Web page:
- Canal Company. Has four rental locations; two-seater canal bikes cost €8 per person per hour.
- Venetian Gondola. You can also rent a gondola, hand made by an Amsterdam girl who traveled to Venice to learn the craft and build her own Gondola which she brought back to Amsterdam.
- Watch a movie at one of the over 55 cinemas.
Amsterdam for free
- A day in Amsterdam without spending a penny: stroll along the canals, see the Begijnhof, smell the flowers at the Bloemenmarket, visit the Albert Cuypstraat market, see the Magere Brug and relax in the Vondelpark.
- Diamond factories in Amsterdam offer free guided tours, such as at Gassan Diamonds and Coster Diamonds.
- The Eye film museum has an interesting free permanent exhibition in the basement.
- Ferry over the River IJ The GVB ferries that run on the north side of central station are free of charge and provide nice views of the harbor and skyline
- Free lunch concerts are held at the:
- The Royal Concertgebouw (Het Koninklijk Concertgebouw), Concertgebouwplein 10 (Tram 3,5,12,16,24), ☎ 0031 20 6718345,. -. World famous for amazing acoustics, beautiful architecture and being home to The Royal Concertgebouw Orchestra. Concerts are scheduled almost daily and are performed by the world’s best musicians, orchestras and conductors. There is a free lunchtime concert every Wednesday at 12.30pm (September-June). Consider taking a guided tour to explore the building’s amazing architecture. The guided tour comes highly recommended: English-spoken, €10, approx. 75 minutes. scheduled on Sun-12.30pm, Mon-5pm, Wed-1.30 pm. -. (52.356309,4.879060)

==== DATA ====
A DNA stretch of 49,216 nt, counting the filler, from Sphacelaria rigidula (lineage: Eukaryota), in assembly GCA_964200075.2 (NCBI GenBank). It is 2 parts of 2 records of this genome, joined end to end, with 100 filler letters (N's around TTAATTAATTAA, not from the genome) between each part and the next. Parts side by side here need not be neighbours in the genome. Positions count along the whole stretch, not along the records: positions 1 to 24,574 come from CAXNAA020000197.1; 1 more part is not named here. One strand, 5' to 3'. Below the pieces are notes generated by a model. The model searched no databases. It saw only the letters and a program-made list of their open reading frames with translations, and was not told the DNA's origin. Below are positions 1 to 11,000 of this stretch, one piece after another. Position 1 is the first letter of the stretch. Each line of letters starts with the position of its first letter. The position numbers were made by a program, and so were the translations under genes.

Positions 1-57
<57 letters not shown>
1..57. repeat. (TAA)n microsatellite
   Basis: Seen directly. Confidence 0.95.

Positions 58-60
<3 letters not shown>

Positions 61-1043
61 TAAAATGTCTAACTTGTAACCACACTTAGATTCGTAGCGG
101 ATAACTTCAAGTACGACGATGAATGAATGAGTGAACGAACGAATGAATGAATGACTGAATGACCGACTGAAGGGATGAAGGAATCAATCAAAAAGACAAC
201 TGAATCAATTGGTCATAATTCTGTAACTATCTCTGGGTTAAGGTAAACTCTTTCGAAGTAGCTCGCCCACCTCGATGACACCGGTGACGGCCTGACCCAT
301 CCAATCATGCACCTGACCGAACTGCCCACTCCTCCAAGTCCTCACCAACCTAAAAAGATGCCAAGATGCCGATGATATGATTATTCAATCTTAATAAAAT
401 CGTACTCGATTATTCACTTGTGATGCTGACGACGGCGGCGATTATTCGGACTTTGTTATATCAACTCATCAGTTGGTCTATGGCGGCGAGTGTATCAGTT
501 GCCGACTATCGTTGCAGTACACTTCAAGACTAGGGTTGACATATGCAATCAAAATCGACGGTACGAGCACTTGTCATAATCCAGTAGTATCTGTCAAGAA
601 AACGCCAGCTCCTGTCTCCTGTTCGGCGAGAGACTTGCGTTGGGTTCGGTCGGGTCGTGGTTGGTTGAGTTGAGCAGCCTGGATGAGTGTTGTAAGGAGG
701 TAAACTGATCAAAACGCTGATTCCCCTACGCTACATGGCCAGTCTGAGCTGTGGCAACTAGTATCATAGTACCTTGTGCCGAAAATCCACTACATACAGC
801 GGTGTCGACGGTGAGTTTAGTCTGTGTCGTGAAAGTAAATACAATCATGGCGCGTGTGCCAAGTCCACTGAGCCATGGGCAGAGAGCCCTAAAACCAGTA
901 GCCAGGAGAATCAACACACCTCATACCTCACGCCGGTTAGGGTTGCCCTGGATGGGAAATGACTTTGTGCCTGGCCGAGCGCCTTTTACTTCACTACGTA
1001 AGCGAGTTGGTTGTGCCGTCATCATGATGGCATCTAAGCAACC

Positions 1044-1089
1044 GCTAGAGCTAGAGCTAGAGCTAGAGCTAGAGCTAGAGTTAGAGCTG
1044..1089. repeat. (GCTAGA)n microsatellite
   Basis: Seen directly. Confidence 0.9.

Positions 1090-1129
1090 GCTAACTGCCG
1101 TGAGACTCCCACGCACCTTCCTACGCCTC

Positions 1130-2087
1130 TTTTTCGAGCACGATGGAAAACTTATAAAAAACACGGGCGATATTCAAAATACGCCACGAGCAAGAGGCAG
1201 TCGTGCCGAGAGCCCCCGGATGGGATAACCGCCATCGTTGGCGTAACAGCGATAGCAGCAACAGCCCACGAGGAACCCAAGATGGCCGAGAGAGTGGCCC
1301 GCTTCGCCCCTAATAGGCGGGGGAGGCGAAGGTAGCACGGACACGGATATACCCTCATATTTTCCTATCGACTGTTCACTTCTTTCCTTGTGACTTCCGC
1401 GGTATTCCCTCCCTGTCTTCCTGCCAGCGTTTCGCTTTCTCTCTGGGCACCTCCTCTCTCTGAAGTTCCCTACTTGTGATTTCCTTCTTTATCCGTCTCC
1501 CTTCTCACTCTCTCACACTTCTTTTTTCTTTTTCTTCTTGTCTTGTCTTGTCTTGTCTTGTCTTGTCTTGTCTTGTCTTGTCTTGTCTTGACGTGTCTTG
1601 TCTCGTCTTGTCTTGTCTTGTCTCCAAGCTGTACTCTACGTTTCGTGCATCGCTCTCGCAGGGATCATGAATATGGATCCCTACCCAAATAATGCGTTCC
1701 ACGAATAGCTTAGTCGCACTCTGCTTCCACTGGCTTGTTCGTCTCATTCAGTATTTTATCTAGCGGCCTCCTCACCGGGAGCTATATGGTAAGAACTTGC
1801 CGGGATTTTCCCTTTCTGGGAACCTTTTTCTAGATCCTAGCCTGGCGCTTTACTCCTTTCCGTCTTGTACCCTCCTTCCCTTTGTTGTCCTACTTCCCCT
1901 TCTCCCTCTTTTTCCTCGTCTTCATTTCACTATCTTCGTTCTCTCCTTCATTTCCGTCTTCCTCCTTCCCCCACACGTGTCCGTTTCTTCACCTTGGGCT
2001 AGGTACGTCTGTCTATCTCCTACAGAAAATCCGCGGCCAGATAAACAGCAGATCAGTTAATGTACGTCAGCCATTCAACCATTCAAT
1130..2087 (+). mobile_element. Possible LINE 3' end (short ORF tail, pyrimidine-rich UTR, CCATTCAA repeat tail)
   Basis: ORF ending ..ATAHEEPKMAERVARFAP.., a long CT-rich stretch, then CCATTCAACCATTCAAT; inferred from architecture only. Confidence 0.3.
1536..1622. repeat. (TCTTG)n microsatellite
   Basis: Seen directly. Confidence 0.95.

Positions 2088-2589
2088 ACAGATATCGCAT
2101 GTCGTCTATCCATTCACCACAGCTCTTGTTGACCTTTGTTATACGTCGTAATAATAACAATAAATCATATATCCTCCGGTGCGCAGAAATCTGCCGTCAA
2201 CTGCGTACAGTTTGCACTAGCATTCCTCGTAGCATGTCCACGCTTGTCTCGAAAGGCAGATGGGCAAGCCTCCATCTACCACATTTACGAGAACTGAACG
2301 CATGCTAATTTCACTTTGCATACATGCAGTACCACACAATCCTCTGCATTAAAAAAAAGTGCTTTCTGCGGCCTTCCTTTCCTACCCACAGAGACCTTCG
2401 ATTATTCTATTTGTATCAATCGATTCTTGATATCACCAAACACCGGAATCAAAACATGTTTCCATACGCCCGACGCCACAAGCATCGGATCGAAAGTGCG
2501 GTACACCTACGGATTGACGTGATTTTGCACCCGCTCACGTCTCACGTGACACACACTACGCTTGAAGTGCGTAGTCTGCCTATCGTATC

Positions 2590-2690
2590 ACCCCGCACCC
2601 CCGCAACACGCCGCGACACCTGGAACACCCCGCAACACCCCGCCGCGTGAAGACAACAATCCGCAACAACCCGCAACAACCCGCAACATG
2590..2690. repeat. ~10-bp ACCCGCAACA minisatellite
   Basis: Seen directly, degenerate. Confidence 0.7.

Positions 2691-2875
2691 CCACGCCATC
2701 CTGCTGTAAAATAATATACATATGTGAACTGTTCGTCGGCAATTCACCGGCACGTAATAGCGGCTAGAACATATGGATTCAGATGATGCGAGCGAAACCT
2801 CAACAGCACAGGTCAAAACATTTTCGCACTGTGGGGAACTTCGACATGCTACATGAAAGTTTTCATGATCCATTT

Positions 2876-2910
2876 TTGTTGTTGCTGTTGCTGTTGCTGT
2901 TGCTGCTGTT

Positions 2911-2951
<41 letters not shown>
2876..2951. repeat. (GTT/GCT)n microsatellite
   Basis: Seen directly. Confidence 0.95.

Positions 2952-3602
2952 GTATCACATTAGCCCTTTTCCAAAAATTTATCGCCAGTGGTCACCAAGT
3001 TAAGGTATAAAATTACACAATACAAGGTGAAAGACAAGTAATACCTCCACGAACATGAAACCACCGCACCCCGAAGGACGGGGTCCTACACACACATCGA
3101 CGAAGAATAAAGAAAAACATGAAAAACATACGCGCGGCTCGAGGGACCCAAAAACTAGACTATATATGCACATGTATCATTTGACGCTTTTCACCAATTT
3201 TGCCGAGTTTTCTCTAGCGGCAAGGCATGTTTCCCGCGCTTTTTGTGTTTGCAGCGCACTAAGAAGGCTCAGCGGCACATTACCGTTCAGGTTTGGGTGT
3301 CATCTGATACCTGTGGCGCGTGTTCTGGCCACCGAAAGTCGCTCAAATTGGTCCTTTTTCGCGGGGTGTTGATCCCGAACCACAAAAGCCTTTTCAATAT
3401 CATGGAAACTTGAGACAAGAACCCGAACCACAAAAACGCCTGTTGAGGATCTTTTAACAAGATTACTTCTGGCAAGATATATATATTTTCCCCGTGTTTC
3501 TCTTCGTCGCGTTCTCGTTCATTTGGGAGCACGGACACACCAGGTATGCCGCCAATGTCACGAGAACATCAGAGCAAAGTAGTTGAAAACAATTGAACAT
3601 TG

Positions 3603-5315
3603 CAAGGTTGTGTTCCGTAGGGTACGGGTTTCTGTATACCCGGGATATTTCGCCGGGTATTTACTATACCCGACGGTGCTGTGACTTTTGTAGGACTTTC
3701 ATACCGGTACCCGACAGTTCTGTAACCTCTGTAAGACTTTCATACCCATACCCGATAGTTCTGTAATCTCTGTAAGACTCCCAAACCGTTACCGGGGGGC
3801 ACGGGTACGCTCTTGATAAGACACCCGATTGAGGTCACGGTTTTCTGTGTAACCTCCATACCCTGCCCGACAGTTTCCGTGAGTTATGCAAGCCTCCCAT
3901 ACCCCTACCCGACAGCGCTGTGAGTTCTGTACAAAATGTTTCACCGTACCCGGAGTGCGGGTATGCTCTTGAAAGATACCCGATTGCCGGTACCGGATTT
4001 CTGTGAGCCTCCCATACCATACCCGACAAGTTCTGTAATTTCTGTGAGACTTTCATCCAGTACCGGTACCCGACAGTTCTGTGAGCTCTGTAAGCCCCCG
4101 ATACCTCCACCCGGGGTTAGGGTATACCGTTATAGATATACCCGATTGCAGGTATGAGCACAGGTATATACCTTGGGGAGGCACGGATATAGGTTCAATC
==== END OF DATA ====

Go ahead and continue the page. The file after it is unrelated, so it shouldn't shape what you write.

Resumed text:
- Het muziektheater Holds a free lunch concert at Tuesdays.
- MuziekGebouw aan’t IJ This theatre has a free concert once a month (every second Tuesday at 12:30PM).
- Ignatiushuis Every Tuesday at 12:30. Entrance at Beulingstraat 11 .
- Westerkerk Church at Prinsengracht which has free organ concerts every Friday at 1PM.
- Friday night skate Put on your skates, and join the popular weekly skate tour (since 1997), a different route every week.
- NEMO Panorama terrace During summer the Nemo Science museum has a panorama roof terrace on its roof with deckchairs with free entry.
- OBA Amsterdam’s Public Library – Read newspapers and magazines or relax at Amsterdam’s main library at Oosterdokskade. The cafe terrace at the top of the building offers the best free view over the city. Internet is no longer free.
- Rijksmuseum garden a curious collection of architecture, free entrance during museum opening times.
- Stadsarchief The city’s archive on Vijzelstaat often has free exhibitions.
- The Schuttersgallerij (Civic Guards Gallery) is a hidden passageway filled with 15 enormous 17th-century paintings; entrance is free to the public during museum hours. Known as the Schuttersgalerij (Civic Guards’ Gallery), the collection features massive and meticulously realistic portraits of wealthy citizens from the Dutch Golden Age, the same class of subjects Rembrandt depicted in the most famous of Civic Guard paintings, “Nightwatch”. You can find it just inside the arched gateway to the Amsterdam Museum at Kalverstraat 92.
- Vondelpark open-air theatre Open air theatre at the city’s main park running during the summer on Friday evenings, Saturdays and Sundays. Additionally, there are several other festivals in Amsterdam, many of them free, as listed below.
- Bostheater open-air theatre Open air theatre at the Amsterdam forrest, on sundays often free karaoke parties are thrown. If you take some food you can use their BBQ to grill your food for free.